A Northwestern University professor charged with killing a Chicago man was denied a security clearance by French authorities to work in a prestigious school.
The Institut Pasteur in Paris said in a statement to The Chicago Tribune that Wyndham Lathem’s application for a science program was initially accepted.
He was already making arrangements to move to France, but the government shut down his request early this year.
“Wyndham Lathem did not receive security clearance from the French authorities,” an institute spokeswoman said in a statement to the Tribune. “This clearance being essential for this type of position, the recruitment was not pursued.”
Northwestern U. professor, Oxford employee wanted in man’s murder
The spokeswoman said French authorities didn’t give reasons why they rejected the professor.
Lathem and his friend Andrew Warren, an Oxford University employee, are accused of killing 26-year-old Trenton Cornell-Duranleau.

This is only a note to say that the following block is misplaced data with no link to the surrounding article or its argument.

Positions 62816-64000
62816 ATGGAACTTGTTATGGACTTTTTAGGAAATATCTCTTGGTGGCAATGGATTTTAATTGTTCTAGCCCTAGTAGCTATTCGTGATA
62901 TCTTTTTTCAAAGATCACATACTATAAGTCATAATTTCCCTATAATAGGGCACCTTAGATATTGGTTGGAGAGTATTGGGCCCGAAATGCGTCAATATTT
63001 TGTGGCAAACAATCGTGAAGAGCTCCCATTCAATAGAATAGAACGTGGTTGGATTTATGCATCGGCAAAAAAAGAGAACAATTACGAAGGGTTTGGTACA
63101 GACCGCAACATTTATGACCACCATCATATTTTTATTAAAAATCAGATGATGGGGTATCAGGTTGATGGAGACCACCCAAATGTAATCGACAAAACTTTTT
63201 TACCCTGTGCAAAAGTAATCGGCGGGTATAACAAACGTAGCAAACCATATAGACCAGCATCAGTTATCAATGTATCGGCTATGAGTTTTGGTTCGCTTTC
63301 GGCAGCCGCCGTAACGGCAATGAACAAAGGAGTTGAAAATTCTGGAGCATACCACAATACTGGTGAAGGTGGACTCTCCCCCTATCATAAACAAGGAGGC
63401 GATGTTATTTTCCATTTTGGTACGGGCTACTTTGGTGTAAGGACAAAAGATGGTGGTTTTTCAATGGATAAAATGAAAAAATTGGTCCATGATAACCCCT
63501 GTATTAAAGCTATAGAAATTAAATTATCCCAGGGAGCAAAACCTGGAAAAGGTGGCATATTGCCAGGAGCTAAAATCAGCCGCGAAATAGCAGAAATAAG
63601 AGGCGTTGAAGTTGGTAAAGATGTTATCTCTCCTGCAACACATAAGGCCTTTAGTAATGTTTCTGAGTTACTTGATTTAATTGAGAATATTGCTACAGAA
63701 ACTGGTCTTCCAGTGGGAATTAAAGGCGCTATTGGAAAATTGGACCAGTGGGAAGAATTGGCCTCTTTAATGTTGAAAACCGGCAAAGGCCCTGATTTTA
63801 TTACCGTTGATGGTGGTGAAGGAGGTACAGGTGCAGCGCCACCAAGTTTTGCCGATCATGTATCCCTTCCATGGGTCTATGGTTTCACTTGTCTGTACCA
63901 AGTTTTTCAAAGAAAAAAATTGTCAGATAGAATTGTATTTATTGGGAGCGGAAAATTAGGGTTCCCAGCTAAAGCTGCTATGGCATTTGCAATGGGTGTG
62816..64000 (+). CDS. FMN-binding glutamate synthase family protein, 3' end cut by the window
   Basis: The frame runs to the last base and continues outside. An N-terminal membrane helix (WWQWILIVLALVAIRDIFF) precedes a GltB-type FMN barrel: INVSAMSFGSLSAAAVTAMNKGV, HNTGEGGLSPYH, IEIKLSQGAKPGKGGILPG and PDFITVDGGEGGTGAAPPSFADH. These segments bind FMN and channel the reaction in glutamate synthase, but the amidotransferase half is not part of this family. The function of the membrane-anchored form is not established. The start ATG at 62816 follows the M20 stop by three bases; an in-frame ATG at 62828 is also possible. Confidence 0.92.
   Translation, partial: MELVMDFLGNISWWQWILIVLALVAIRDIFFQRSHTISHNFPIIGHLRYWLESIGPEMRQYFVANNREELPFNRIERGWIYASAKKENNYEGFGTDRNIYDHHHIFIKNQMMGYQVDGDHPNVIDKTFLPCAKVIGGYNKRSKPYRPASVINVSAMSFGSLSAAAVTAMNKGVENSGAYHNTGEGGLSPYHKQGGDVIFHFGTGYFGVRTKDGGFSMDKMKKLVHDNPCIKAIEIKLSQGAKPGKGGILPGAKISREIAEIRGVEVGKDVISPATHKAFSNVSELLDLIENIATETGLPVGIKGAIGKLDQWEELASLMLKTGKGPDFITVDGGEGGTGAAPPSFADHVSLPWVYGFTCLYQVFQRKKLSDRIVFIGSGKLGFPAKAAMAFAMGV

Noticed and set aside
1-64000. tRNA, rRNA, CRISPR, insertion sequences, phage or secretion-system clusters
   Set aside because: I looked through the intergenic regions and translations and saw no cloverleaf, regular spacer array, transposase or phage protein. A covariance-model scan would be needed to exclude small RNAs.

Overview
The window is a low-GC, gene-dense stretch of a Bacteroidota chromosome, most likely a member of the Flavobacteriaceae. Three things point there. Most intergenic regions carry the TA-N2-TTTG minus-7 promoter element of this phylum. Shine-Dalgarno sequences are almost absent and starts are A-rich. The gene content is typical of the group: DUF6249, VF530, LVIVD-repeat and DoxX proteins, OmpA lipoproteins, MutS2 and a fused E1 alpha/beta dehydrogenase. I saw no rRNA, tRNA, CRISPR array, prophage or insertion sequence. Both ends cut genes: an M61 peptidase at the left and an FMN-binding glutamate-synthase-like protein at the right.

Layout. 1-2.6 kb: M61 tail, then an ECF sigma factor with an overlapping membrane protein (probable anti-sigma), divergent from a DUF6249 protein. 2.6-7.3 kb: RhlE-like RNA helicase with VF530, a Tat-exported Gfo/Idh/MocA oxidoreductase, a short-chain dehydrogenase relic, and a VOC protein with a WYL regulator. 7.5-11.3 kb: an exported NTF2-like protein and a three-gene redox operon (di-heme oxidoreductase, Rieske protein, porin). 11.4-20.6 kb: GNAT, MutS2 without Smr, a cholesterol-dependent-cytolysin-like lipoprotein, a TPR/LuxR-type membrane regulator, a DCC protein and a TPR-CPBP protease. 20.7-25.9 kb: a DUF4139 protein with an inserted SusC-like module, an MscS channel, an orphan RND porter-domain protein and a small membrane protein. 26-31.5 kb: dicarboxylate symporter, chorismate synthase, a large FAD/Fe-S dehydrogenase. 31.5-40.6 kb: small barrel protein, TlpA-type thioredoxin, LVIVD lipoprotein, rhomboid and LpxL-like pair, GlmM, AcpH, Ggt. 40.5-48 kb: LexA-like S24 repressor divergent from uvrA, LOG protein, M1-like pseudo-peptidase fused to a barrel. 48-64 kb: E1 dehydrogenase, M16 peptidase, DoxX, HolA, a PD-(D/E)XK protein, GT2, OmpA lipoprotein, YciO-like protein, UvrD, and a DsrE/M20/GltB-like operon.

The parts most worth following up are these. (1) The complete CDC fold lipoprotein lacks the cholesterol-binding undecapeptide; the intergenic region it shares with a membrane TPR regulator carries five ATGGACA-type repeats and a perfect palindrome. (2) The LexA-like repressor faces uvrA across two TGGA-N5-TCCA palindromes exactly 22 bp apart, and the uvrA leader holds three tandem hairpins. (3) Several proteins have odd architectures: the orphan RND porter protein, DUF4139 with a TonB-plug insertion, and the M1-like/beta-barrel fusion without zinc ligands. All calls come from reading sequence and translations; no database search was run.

Chicago police officers responded to Lathem’s apartment on an anonymous call on July 27 and found Cornell-Duranleau’s body with multiple stab wounds.
The 42-year-old surrendered in Oakland, Calif., and Warren, 56, was arrested in San Francisco Friday. Lathem has agreed to be extradited to Illinois and Warren is expected to do the same. Both men have been charged with murder.
Northwestern professor, Oxford employee arrested for murder
Lathem, who is known for his work on diseases in the Middle Ages, had been an associate professor in Northwestern University’s microbiology department since 2007.
The school fired him after avoiding police, sparking a cross-country manhunt for nearly a week. His profile on the university’s website has since been taken down.
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